Does Eating Meat Really Cause Cancer? 5 Answers Every Steak Lover Needs

The World Health Organization recently published an analysis that concluded that eating red and processed meat is linked to a higher risk of developing cancer. But that doesn’t necessarily mean you need to swear off burgers and bacon.

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1. So what exactly did the study find?

The International Agency for Research on Cancer (IARC), which is part of the WHO, reviewed more than 800 studies that examined the link between meat and cancer. The research included people from around the world, of different races and those on different types of diets. The authors concluded that each three-ounce portion of red meat eaten daily increases the risk of colorectal cancer (and in some cases pancreatic and prostate) by 17 percent. For every 1.5-ounce portion of processed meat eaten daily, the risk of colorectal cancer increases by 18 percent. The IARC assigned red and processed meat to two of the five categories it uses to determine how likely certain things—from sunlight to alcohol to tobacco, for example—are to cause cancer.

Red meat (beef, veal, pork, lamb, goat) was placed in the category “probably carcinogenic to humans” and processed meat (bacon, sausage, hot dogs) placed in the “carcinogenic to humans” group. You may have heard that processed meat is in the same group as tobacco use, but that doesn’t mean eating a hamburger raises your cancer risk as much as smoking cigarettes does. The IARC bases its classifications on the strength of scientific evidence that something may cause cancer, not on the actual level of risk.

2. So if I eat meat will I get cancer?

Experts say you don’t have to break up with your morning bacon, egg, and cheese sandwich just yet. The IARC didn’t suggest how much meat is safe to eat, but health experts say it’s all about moderation. “I think it’s very important that we don’t terrorize people into thinking they should not eat any red meat at all,” John Ioannidis, MD, chairman of disease prevention at Stanford University told The New York Times. Dariush Mozaffarian, MD, dean of the School of Nutrition Science and Policy at Tufts University told NPR that while there’s not enough evidence to give specific amounts of meat that are safe to eat, his general recommendations are “no more than one to two servings per month of processed meats, and no more than one to two servings per week of unprocessed meat.”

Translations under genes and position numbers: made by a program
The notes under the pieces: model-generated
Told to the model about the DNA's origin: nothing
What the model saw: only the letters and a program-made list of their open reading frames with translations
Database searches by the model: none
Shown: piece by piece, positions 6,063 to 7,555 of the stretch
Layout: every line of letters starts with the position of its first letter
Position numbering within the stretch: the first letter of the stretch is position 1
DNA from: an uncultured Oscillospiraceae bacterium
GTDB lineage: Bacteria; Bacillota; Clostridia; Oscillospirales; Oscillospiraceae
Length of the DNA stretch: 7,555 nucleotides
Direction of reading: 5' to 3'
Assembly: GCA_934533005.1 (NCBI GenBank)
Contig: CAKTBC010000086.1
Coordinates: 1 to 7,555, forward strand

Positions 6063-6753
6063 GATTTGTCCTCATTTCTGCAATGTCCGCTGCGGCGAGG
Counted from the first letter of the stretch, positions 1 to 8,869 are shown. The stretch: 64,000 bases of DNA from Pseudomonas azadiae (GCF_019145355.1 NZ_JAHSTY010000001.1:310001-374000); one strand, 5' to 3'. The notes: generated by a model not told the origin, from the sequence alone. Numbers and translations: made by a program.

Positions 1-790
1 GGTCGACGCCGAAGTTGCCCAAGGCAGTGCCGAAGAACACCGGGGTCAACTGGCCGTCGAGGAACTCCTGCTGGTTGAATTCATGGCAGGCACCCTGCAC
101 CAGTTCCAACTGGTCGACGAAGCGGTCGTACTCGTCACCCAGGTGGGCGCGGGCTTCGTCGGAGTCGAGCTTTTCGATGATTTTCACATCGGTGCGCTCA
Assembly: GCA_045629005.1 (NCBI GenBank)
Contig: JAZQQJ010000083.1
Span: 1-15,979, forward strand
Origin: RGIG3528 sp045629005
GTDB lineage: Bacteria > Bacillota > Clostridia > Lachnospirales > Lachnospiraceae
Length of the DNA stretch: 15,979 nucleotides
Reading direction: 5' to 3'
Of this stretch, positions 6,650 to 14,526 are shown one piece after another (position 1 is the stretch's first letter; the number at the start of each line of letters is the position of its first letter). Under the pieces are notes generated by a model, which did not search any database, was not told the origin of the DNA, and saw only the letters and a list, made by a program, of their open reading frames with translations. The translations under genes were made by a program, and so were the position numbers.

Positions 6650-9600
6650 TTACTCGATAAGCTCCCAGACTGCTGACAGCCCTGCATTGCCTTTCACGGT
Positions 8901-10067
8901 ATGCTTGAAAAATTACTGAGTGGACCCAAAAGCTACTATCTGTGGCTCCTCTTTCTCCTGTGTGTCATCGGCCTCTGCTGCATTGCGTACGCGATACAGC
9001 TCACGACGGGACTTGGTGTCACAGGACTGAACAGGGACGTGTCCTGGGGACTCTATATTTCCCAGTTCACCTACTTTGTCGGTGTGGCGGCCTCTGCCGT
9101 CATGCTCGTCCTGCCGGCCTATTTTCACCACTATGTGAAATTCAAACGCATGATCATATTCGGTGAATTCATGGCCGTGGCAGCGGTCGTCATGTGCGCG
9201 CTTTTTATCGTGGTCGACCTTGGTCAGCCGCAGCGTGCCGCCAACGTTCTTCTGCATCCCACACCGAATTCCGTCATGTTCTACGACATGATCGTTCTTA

3. Are certain kinds of meat safer than other kinds?

Lean cuts of meat are always your best option, whether you’re eating chicken or beef. Fattier portions of the animal have more saturated fat and cholesterol, which have been linked to heart disease, diabetes, and premature death. When buying ground meat, look for the fat percentage on the label. If you’re craving a steak, look for cuts with the least amount of marbling (visible fat) and choose ones that are graded “choice” or “select,” which are leaner than “prime.” Minimizing the amount of processed meats like bacon or sausage, which are often high in saturated fat and sodium, is also a smart diet move for your overall health and your waistline.

4. Does it matter how I cook my meat?

As a matter of fact, it does. Studies show that cooking meat at high temperatures that create charring can lead to the formation of carcinogenic chemicals, which can cause changes in DNA that may lead to cancer. A University of Minnesota study found that regularly consuming well-done or charred meat may increase your pancreatic cancer risk by up to 60 percent. If you’re grilling, avoid direct contact between meat and flame and flip frequently. Try a marinade; the American Institute for Cancer Research says that marinating for at least 30 minutes can reduce the formation of carcinogenic chemicals.

5. Is it easier (and safer) for me to just go vegetarian?

Not necessarily. Meat is a good source of protein, vitamins, and minerals your body needs for everything from brain to muscle to immune function. By eliminating meat entirely, you may be missing out on key nutrients that can affect your health if you don’t find other ways to get them.

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Originally Published in Reader's Digest

Alyssa Jung
Alyssa Jung is a writer and editor with extensive experience creating health and wellness content that resonates with readers. She freelanced for local publications in Upstate New York and spent three years as a newspaper reporter before moving to New York City to pursue a career in magazines. She is currently Senior Associate Editor at Prevention magazine and a contributor to Prevention.com. Previously she worked at Reader's Digest as an editor, writer, and health fact checker.